Staying with a host family and practicing Arabic were two of my top goals during PSE this summer. But having lived with host families before and not always having positive experiences, I was both anxious and excited to meet my family on my first day. It turns out I had no reason to worry. My host family is a wonderful group of people. Even though I have only been here for two weeks, I already feel like I am truly a part of the family.
I'm living in Beit Sahour, a town just outside of Bethlehem. (It's an easy 5-minute taxi ride or a hot 30-minute uphill walk from my home to the Holy Land Trust office in Bethlehem.) I was surprised to learn that the majority of the town, including my family, is (Greek Orthodox) Christian. I was originally a little disappointed about this, because I was looking forward to learning more about life as a Muslim here and because I arrived during Ramadan, which I was looking forward to celebrating with my family. But it turns out it's been really interesting learning about the ways my host family practices Christianity and comparing that to my own experiences. Plus, I've been invited to coffee and Iftar at the (Muslim) neighbor's house a few times, so I don't really feel like I'm missing out.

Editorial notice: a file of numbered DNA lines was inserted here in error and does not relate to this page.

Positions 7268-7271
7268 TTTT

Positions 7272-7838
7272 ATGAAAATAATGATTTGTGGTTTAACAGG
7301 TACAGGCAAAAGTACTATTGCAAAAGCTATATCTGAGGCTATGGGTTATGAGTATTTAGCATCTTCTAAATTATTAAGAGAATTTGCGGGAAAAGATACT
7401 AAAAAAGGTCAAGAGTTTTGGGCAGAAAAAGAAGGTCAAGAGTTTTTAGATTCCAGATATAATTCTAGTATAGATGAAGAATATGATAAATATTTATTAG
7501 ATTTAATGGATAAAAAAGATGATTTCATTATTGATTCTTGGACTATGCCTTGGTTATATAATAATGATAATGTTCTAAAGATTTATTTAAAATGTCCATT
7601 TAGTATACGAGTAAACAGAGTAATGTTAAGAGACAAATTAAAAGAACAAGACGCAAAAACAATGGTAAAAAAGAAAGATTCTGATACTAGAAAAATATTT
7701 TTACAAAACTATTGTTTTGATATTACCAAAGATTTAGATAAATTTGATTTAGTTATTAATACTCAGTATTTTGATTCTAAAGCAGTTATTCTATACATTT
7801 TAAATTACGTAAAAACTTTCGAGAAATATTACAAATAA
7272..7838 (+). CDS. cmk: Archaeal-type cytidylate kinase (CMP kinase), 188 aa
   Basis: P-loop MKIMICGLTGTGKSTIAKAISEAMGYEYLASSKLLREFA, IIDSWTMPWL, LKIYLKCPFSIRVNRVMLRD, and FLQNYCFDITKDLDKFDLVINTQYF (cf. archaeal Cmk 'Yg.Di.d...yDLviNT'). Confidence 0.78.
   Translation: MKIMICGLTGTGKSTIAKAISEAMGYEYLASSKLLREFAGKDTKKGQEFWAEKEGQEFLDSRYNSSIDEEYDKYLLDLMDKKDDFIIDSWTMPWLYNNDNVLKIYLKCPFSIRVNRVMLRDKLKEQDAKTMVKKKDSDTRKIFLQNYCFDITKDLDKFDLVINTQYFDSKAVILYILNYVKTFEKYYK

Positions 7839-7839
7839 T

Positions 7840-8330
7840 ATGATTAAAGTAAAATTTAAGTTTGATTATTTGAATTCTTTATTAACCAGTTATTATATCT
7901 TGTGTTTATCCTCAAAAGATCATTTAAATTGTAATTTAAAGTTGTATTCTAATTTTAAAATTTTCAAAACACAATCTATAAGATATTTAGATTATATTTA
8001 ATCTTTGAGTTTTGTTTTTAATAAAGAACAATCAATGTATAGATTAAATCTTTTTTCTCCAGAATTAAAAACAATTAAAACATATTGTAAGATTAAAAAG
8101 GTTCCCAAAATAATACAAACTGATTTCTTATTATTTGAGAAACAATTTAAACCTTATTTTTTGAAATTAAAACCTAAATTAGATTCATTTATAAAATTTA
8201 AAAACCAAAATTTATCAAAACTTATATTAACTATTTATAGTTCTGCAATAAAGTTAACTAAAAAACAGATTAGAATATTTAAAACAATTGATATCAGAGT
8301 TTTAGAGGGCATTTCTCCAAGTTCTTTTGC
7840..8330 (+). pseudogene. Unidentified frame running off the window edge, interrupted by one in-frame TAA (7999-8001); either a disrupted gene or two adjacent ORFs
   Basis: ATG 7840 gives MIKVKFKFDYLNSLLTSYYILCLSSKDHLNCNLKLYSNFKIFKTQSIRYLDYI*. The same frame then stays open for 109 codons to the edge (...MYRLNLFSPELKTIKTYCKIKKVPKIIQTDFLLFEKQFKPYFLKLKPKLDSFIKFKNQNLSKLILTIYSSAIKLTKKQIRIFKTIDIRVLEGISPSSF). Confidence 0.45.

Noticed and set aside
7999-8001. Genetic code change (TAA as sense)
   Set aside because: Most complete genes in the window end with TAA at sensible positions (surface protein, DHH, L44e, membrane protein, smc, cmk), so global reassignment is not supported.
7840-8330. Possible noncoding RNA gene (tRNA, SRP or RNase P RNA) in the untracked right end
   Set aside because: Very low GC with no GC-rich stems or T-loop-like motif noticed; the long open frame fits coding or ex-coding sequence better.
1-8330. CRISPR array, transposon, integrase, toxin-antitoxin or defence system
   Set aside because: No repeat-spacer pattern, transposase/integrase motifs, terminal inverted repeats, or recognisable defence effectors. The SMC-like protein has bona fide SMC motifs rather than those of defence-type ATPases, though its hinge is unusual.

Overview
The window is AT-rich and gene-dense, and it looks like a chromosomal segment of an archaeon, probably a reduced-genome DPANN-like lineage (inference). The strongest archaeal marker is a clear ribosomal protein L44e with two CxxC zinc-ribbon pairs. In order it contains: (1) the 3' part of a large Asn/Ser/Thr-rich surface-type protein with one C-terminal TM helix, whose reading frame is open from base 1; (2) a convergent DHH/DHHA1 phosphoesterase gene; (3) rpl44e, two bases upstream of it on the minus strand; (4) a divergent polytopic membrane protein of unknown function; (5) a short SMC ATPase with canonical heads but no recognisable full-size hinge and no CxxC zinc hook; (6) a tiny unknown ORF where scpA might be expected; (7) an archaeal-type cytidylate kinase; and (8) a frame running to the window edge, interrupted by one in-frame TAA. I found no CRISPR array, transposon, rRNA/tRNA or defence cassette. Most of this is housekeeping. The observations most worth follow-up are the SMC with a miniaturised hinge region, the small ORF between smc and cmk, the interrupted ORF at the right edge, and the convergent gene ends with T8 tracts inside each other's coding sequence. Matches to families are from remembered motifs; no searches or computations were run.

I love pretty much everything about my host family, from the delicious Palestinian food to our family outings to discussions at the dinner table. But what I love most is just getting to experience the pace and style of Palestinian life in a large family. The entire extended family lives in the same house, 16 people in total. And unlike what I'm used to in the US, the whole family really does function as a single unit. While we eat meals in the smaller nuclear family units, we socialize and work all together. The family is also intimately connected to the rest of the neighborhood in ways I rarely see in the US.
The first day I was here, my host mom and her daughter-in-law spent the morning altering clothes for themselves and their families. While they were working, a neighbor came over to visit, then left and returned with her own sewing work. Later, we went upstairs for coffee with the other daughter-in-law. That evening, one son and his wife passed by my room on their way out the door. "Are you doing anything?" they asked. "Come with us to Korean Cultural Night!" We spent the evening laughing at silly skits and listening to beautiful music together.
This probably all seems mundane to my host family. But having grown up in the US, separated from my grandparents by thousands of miles and taught to keep a healthy distance between myself and my neighbors in order to protect their privacy, I am enjoying immensely this opportunity to live in community in a way that is not usually possible for me. And I am extremely grateful to my host family for giving me this opportunity.